Valkyrie: Starring Tom Cruise

Based on a true story, Tom Cruise stars as Colonel Claus von Stauffenberg in the suspense film VALKYRIE, a chronicle of the daring plot to eliminate one the world’s most evil tyrants, Hitler.

A proud military man, Colonel Stauffenberg is a loyal officer who loves his country but has been forced to watch with horror as the rise of Hitler has led to the events of World War II. He has continued his military service, all the while hoping someone will find a way to stop Hitler before Europe and Germany are destroyed. Realizing time is running out, Stauffenberg decides he must take action himself, and in 1942, on his own initiative, attempts to persuade senior commanders in the East to confront and overthrow Hitler.

In 1943, while recovering from injuries suffered in combat, Stauffenberg joins forces with the German Resistance, a long-existing civilian anti-Hitler conspiracy comprised of men hidden inside the highest reaches of power. Armed with a cunning strategy to use Hitler’s own emergency plan to stabilize the government in the event of his demise, Operation Valkyrie, and turn that plan on its head to remove those in power and cripple Hitler’s regime, these men plot to assassinate the dictator and overthrow his Nazi government.

With everything in place, and with the future of the world, the fate of millions, and the lives of his wife and children hanging in the balance, Stauffenberg is thrust from being one of many who oppose Hitler to being the one who must kill Hitler himself.

Director Bryan Singer (X-Men, Superman Returns) re-teams with Oscar-winning The Usual Suspects screenwriter Christopher McQuarrie to bring to life the story of the men who led the operation to assassinate Hiltler. McQuarrie co-wrote the original screenplay with Nathan Alexander, who also serves as co-producer. The executive producers are Chris Lee, Ken Kamins, Daniel M. Snyder, Dwight C. Schar, and Mark Shapiro.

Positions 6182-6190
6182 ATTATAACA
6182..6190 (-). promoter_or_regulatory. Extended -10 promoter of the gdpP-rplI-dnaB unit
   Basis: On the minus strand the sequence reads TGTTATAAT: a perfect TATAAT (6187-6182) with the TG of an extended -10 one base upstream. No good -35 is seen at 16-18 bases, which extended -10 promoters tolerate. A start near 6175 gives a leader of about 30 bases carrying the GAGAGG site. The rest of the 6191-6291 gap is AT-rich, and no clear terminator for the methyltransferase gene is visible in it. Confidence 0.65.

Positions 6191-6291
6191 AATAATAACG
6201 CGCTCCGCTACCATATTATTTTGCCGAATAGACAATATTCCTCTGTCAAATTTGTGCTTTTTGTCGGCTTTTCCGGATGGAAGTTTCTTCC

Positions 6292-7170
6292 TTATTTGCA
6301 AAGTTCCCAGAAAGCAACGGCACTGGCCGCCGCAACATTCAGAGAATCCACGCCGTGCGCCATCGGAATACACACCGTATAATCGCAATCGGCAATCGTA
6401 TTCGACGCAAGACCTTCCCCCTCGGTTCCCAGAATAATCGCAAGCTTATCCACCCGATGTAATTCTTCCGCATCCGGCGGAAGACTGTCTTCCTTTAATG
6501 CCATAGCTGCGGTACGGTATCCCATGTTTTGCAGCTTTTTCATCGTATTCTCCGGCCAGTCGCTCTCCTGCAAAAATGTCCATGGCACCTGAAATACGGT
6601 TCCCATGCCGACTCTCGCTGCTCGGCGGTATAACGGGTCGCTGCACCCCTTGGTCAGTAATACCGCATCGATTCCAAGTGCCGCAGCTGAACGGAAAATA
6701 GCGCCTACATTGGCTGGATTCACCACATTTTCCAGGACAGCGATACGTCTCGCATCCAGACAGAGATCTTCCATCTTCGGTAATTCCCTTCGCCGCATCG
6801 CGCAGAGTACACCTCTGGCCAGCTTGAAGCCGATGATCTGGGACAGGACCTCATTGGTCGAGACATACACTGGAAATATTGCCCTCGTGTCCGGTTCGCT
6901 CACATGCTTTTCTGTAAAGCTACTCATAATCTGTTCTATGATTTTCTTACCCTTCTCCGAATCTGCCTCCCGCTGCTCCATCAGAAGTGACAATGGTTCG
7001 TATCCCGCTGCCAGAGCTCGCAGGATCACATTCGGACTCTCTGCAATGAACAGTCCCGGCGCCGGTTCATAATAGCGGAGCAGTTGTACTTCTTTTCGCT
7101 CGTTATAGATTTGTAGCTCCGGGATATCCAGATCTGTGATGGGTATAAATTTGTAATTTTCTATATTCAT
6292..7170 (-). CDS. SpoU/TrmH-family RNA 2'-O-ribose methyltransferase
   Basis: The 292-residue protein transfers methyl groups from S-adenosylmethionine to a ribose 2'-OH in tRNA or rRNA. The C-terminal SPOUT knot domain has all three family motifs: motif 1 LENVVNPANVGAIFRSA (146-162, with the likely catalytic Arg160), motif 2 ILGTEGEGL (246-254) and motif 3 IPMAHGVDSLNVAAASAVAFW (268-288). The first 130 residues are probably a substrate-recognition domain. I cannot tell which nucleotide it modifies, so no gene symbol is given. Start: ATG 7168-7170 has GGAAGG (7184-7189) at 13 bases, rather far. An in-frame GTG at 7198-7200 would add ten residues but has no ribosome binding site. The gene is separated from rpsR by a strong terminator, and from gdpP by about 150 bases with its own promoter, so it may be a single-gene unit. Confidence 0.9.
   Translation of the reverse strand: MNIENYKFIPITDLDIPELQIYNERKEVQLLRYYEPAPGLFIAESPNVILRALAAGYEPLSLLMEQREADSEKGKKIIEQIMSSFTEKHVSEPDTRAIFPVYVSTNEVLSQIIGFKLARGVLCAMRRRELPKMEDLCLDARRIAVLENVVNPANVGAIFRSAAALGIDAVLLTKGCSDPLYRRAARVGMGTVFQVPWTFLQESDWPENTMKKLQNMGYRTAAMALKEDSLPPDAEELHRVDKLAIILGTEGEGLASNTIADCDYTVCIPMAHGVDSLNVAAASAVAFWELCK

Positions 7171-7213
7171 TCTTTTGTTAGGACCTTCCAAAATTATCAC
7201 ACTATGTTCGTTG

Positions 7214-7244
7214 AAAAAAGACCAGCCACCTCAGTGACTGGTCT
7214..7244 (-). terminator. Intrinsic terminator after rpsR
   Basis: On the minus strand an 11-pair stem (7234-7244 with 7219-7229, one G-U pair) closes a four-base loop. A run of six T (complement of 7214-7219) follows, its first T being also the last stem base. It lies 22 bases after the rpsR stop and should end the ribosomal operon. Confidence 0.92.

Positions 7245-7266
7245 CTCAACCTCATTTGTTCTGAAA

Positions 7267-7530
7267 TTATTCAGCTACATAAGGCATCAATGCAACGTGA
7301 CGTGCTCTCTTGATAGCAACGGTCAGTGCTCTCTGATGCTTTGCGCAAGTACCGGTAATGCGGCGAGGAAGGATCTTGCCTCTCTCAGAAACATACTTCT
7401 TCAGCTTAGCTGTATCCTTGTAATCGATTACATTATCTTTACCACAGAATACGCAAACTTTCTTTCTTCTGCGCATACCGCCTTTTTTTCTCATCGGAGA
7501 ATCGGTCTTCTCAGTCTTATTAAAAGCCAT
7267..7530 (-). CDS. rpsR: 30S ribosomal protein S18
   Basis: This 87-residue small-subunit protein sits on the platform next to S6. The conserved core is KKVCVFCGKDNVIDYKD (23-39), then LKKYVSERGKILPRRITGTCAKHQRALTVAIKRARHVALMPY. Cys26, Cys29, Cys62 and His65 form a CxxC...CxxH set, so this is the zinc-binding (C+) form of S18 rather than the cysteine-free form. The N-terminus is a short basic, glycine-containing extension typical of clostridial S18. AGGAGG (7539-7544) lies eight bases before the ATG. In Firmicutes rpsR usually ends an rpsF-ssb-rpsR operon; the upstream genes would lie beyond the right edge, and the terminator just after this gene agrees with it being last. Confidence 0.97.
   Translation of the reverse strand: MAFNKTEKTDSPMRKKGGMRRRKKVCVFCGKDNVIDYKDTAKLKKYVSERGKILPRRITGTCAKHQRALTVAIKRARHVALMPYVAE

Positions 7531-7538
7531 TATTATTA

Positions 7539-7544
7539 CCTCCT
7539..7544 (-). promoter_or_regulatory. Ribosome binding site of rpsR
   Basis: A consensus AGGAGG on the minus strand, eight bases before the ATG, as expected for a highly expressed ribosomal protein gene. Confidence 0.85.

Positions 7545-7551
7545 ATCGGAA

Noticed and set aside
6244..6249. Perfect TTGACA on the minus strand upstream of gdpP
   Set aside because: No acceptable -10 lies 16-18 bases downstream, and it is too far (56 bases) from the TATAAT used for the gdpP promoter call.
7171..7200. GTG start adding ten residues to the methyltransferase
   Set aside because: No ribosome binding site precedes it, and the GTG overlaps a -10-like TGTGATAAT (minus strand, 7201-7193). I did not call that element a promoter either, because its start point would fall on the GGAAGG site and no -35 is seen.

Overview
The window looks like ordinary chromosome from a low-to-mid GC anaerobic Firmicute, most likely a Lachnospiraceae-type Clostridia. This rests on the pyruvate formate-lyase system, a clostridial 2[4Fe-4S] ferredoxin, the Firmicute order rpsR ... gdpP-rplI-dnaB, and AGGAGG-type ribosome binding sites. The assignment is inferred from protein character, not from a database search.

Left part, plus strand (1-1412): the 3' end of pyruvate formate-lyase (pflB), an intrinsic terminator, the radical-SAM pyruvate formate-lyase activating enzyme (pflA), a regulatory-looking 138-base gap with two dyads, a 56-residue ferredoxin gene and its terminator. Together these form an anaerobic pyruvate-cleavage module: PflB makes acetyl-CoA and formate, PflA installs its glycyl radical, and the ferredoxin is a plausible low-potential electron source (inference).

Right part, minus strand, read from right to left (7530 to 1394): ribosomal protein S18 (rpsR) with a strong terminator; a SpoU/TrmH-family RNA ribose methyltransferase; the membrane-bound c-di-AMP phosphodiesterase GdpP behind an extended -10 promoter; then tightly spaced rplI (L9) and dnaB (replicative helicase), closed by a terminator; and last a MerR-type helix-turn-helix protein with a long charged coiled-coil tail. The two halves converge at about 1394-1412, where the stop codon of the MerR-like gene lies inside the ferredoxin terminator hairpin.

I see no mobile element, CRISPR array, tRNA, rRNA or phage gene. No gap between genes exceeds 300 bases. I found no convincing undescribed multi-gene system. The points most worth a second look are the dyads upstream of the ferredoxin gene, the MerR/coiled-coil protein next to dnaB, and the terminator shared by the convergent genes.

In addition to Cruise, the film’s cast includes Kenneth Branagh, Bill Nighy, Tom Wilkinson, Carice van Houten, Thomas Kretschmann, Eddie Izzard, Christian Berkel and Terence Stamp.
Valkyrie is produced by Bryan Singer, Christopher McQuarrie and Gilbert Adler.

The film was shot in Germany at various locations where many of the actual events occurred, including the historic Bendlerblock. Recreating the atmosphere of urgency and paranoia inside the German Resistance is a team that includes Singer’s frequent collaborators Newton Thomas Sigel (Superman Returns, X2, X-Men) as director of photography and editor/composer John Ottman (Superman Returns, X2) as well as production designers Lilly Kilvert (two-time Oscar-nominee for The Last Samurai and Legends of the Fall) and Patrick Lumb (The Omen, Flight of the Phoenix) and costume designer Joanna Johnston (Munich, Saving Private Ryan).

With Valkyrie, Singer brings those cinematic skills to a completely different kind of story, a true tale of extreme daring from inside the Nazi regime. Although the events and heroes depicted in Valkyrie are real, they share much in common with the kinds of stories and characters that have always drawn Singer’s attention.